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News Release — 30 March 2009
FOR IMMEDIATE RELEASE
Media contact: Sue Stevens, Senior Media Relations Officer, 817- 272-2761, firstname.lastname@example.org
ARLINGTON - University of Texas at Arlington biologist Jeff Demuth and biologist Mike Wade of Indiana University Bloomington will receive $2 million to study speciation of the grain pest Tribolium castaneum or the red flour beetle.
The National Institutes of Health grant promises $328,535 in direct costs for the first year of the four-year grant period. The project will investigate why individuals from populations in different parts of the world often do not produce healthy, flour-chomping offspring when brought together in the laboratory.
Tribolium castaneum has achieved worldwide distribution thanks to human commerce. The species seems to be evolving before scientists' eyes, though the process of producing a new species does not yet appear complete.
Some beetles collected from different parts of the world are genetically incompatible, unable to reproduce with each other or unable to produce healthy young. Males from one population that mate with females of another often produce hybrids with lower viability, lower fertility and deformities. Demuth, Wade and their colleagues will look for genetic causes underlying the problems observed in hybrid offspring.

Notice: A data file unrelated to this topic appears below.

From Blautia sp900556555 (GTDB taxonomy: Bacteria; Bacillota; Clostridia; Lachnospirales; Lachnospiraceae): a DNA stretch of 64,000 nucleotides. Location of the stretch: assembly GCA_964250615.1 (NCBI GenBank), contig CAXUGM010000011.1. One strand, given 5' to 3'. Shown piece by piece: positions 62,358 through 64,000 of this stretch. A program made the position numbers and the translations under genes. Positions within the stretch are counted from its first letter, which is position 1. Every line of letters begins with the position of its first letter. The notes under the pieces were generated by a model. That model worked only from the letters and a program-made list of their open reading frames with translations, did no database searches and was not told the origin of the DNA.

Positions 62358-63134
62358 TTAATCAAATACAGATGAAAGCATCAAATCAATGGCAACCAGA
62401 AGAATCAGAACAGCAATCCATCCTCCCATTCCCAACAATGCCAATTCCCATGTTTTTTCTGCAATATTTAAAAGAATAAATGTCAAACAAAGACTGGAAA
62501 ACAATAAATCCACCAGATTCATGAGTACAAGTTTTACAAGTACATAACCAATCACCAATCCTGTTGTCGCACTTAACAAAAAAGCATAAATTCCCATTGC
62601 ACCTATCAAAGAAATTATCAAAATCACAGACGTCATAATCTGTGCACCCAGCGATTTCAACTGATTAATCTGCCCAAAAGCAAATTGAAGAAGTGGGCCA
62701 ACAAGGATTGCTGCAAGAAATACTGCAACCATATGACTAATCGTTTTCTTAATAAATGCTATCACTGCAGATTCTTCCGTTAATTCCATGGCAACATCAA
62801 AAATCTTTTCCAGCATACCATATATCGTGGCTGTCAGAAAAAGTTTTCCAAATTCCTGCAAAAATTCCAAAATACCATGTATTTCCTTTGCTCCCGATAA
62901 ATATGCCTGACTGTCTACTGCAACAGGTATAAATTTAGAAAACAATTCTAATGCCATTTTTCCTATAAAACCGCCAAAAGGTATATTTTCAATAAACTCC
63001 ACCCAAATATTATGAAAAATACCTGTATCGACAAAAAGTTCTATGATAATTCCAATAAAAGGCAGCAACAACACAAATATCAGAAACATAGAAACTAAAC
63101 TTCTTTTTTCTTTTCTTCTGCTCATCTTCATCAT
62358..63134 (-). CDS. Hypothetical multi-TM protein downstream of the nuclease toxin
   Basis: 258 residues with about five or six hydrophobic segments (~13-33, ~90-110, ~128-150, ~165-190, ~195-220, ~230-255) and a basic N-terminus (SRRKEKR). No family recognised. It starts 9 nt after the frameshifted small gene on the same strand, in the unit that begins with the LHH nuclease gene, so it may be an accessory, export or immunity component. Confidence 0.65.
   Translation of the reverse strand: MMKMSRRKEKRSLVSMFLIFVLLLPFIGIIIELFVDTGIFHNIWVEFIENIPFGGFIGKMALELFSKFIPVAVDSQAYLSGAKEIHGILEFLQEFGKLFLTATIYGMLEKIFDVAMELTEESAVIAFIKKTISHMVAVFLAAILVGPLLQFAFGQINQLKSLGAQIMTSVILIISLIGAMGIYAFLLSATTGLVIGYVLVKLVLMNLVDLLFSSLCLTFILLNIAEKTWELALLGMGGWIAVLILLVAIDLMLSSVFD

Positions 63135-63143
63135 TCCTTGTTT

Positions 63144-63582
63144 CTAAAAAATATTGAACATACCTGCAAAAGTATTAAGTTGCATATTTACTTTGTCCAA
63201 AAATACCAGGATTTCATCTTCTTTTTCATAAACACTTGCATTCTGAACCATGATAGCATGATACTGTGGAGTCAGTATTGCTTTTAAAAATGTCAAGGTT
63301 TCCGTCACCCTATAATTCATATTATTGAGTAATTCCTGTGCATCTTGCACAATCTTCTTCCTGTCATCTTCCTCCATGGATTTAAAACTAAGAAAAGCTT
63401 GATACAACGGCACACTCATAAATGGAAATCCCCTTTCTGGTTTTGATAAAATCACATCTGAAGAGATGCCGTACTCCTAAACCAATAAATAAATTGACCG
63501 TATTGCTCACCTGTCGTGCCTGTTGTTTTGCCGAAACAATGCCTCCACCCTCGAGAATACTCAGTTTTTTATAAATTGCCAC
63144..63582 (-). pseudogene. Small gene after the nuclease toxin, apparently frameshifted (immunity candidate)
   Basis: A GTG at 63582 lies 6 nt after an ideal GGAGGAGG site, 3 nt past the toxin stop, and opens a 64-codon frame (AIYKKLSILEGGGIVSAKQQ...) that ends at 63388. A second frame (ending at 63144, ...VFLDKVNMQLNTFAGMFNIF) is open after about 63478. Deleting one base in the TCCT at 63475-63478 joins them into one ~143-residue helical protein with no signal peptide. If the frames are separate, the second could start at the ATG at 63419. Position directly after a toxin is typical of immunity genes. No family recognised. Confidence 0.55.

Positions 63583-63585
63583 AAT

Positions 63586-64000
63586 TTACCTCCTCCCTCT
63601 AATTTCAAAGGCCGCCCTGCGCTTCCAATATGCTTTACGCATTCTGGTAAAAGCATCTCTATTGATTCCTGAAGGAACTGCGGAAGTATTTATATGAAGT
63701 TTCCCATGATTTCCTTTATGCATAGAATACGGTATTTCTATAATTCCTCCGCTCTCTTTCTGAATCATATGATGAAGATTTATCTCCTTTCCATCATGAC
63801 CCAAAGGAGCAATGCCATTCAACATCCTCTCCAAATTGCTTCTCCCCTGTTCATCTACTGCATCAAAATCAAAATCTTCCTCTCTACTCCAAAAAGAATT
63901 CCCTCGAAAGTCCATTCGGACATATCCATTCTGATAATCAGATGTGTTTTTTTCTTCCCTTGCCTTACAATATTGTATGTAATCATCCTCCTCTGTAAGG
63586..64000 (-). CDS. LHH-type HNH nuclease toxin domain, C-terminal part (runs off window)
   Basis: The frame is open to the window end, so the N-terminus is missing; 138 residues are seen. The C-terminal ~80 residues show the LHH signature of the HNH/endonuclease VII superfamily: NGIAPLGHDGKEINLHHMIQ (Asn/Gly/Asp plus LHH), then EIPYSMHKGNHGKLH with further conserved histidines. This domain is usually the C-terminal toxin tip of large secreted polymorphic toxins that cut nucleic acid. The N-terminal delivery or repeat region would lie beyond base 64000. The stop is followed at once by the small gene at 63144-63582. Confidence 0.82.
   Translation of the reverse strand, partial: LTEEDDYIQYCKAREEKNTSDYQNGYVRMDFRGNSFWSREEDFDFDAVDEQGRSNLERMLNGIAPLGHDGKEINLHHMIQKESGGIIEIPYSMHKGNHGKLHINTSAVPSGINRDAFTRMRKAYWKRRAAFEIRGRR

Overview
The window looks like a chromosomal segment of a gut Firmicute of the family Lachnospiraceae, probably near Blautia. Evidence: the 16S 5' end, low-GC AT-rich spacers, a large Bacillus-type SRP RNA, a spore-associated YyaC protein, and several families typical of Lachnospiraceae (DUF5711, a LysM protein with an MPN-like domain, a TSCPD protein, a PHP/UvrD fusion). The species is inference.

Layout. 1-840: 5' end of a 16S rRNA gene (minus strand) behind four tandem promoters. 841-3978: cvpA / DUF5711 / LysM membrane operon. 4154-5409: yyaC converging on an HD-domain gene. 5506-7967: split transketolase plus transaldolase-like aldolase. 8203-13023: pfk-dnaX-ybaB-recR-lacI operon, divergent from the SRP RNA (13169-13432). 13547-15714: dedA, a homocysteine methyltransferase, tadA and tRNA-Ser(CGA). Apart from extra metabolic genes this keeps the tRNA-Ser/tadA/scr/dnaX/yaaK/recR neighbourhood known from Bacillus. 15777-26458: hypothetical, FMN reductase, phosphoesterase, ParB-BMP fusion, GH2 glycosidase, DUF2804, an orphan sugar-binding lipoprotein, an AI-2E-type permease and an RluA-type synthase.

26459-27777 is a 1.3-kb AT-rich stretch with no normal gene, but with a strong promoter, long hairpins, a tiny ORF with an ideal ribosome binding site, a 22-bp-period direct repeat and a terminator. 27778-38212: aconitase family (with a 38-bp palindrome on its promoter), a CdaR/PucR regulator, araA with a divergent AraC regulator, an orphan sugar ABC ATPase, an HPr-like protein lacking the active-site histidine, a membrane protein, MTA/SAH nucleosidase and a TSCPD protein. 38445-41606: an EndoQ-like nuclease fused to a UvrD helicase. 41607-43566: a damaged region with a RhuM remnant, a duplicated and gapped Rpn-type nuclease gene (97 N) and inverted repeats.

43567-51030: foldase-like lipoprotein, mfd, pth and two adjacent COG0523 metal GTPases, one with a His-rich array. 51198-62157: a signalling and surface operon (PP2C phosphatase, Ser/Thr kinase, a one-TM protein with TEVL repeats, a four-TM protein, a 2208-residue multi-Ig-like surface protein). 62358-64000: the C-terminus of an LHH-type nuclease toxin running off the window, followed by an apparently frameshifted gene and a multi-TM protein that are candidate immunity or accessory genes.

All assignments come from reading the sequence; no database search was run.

Rather than concentrate on single-gene effects, the scientists will look for suites of interacting genes that influence an individual beetle's fitness. Their approach is applicable to human health research because the genetic bases of many complex human diseases, such as autism, obesity and diabetes are caused by the interactions among many genes, Demuth said.
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